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No hope, no future

Manual scavenging leaves an indelible scar on the psyche of many children. MARI MARCEL THEKAEKARA writes of the need to help them better their lives.


I TRAILED behind them over four states — Uttar Pradesh, Madhya Pradesh, Bihar and Rajasthan. Our most pathetic children — the bhangis, doms, mehtars of India. Everywhere, they were the same. The children of ugly India, who've had their childhood snatched from them. We see them everywhere, yet we've ceased to be shocked. They are so commonplace that we do not notice them. They are our invisible children.

I've been on the balmiki trail since 1997. Even for the outsider, the writer merely recording their plight, it's a nauseating, depressing round. I thought I'd seen everything. Then I came to Sikar, Rajasthan. Manual scavenging anywhere tends to shock you, the sheer ugliness of it, the degradation of an entire people. But this was worse. In Sikar, little girls — eight, nine, 10 years old — were working with their mothers.

I met Pooja. She thought she was about 12. She had the saddest eyes of any little girl I have ever seen. And as she talked haltingly, slowly, shyly, I finally realised what it was all about. Not just the four endless years of cleaning human shit every morning from the age of eight. It was a combination of many things. Pooja had never ever had a childhood.

Pooja's dress was faded and had obviously seen better days. Her hair was neatly combed but it had the blonde, straw-textured streaks, a tell tale sign of malnutrition and vitamin deficiency. She was going to the school started by Manavadhikar Sampark Kendra to help balmikis. She was pleased to have stopped working the latrines. She wrote her name painstakingly, with pride and concentration.

I asked her what she'd like to be when she grew up. Even as the question left my lips, I could have bitten my tongue off. She looked at me blankly. She was 12. Girls like Pooja are married off immediately after puberty. She could barely write her name at 12. Unless there was a radical intervention in her life, what could she hope for? A stupid, thoughtless, pointless question.

In and around, Sikar there were 70 little girls like Pooja working the latrines. The scenario was the same in U.P. and Bihar. There are still one million people working as manual scavengers all over India. Prime Minister Vajpayee, like others before him, declared from the ramparts of the Red Fort that manual scavenging would be abolished by 2002. The deadline is one-year old. Nothing has changed for India's one million balmikis.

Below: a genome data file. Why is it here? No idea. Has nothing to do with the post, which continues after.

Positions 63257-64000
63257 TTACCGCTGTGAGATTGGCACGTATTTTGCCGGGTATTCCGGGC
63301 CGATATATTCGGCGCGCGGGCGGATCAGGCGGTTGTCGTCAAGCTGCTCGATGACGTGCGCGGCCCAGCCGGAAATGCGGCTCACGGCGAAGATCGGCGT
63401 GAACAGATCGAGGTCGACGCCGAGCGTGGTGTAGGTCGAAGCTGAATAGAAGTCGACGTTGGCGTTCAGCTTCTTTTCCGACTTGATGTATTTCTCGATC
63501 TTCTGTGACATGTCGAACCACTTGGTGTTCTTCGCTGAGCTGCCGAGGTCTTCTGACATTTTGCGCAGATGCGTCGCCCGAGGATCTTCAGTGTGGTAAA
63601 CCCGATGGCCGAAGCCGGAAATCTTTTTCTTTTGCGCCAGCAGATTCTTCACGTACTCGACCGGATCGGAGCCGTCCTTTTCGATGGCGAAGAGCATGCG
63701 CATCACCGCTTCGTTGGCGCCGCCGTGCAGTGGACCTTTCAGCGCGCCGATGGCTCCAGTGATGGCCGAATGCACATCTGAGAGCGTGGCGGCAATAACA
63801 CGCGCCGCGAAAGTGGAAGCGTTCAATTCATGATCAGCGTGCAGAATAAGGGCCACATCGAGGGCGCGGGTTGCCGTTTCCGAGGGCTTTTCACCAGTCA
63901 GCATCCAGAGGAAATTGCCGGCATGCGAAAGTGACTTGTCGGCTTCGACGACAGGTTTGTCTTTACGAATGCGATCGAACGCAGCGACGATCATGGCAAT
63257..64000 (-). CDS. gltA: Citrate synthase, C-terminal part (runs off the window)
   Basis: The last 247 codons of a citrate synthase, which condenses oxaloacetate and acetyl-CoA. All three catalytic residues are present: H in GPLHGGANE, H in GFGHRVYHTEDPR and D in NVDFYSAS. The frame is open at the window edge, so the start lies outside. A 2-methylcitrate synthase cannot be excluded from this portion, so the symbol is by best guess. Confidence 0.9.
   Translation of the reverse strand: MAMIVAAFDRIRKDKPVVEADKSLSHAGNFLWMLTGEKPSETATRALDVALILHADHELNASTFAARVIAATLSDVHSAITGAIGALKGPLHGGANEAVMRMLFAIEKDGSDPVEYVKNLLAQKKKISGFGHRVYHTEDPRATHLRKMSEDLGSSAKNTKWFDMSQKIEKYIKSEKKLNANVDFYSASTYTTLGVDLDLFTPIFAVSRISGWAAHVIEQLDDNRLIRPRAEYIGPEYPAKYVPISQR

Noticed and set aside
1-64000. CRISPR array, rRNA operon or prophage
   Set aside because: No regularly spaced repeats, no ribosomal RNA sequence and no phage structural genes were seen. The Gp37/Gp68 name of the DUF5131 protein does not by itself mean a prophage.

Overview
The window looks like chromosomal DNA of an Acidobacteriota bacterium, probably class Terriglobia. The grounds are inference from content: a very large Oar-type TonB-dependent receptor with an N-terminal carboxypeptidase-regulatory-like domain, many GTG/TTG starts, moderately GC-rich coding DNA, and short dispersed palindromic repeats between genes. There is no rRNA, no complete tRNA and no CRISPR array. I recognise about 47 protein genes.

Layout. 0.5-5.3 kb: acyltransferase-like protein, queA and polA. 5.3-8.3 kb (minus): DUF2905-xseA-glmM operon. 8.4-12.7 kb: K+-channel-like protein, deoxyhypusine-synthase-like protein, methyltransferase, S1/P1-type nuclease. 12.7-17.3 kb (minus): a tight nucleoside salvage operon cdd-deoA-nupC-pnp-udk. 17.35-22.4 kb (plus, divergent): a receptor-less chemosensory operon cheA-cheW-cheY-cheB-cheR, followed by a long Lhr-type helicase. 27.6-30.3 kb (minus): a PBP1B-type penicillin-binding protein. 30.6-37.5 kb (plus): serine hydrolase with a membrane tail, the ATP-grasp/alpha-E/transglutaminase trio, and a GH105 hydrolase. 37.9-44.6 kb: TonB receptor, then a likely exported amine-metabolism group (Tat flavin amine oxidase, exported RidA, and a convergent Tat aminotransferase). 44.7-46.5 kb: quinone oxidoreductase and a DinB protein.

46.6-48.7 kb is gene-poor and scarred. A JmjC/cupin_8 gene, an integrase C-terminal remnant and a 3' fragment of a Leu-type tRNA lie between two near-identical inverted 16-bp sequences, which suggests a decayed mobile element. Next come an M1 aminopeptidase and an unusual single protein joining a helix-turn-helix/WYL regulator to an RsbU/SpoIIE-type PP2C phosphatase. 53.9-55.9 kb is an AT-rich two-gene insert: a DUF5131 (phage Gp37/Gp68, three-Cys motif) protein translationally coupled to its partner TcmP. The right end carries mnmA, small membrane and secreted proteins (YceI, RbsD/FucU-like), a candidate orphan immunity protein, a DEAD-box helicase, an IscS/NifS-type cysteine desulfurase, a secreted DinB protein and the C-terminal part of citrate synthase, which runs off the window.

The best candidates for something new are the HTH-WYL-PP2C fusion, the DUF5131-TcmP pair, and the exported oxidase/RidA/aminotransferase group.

An ActionAid led campaign has successfully highlighted the problem in U.P., M.P., Bihar and Rajasthan. But even where activists have successfully sealed dry latrines, the fate of the people is pathetic. For the children, it seems hopeless.

Merely admitting them in government schools achieves nothing. The children are victimised, picked on, beaten up, laughed and jeered at. I met Rina about the same age as Pooja. She looked less defeated than her friend. That may have been the effect of her bright orange top and black trousers. She'd been to the government school for one month. "Why did you leave?" I asked her. "The teacher used to beat me". "Why did he do that?" I asked. "I wasn't very good with lessons," she answered. Twelve years old with one month of schooling in all her life. And the first teacher she encountered beat her because he thought she was stupid and lazy.

That's what education means for the average balmiki child. In addition, they have to sit and eat separately. They are not allowed to take water from the pot because it would be polluting. The teaching is minimal.

Near Lucknow I met another group of bright, laughing kids. They'd all been admitted to school by a well-meaning social worker who had used a blend of threats and cajoling to convince the headmaster that the kids had to be admitted. He reminded the principal about the existence of the Prevention of Atrocities Act by which practicing untouchablility is punishable by law. The kids were excited, delighted as any kid would be at the prospect of not cleaning latrines.

A few months later all of them had dropped out. The teacher beat them. Called them stupid. And rarely taught them anything. None of them could read or write after six months in school. They were now out every morning collecting plastic from garbage dumps. Earning Rs. 20-30 a day. They went to the movies sometimes. School was a distant dream with not very pleasant memories.

I thought of our President's inspiring speeches to children in cities. To toppers, super intelligent, elite kids in "good school". Girls like Pooja don't know what gold medals or high first classes mean. She wrote her name painstakingly, with pride. For her, that was a huge achievement. Kids like Pooja cannot dream big. A good life means enough to eat, hoping they won't be ill and that they can sleep without being beaten or brutalised by a drunken father. The President's targets will be met in Hyderabad and Bangalore and IITs.

If bhangi kids had just one centre of excellence where could they not go? What is desperately needed is a kind of bridge school designed for older children who've never been to school before. More than the teaching, they need kind, loving nurturing teachers. All these children bear the scars of being told "keep your distance, go back to the slum". They barely believe that any other kind of life exists.

There are thousands of kids like Pooja and Rina. Putting them into ordinary schools is not enough. Only a dedicated, committed group of people can heal the wounds and scars that centuries of scorn, degradation and derision have left on their psyche. Anyone with compassion and sympathy would empathise with them. But it means a long-term commitment to an uphill task, a long, lonely and difficult road. Are there any takers?

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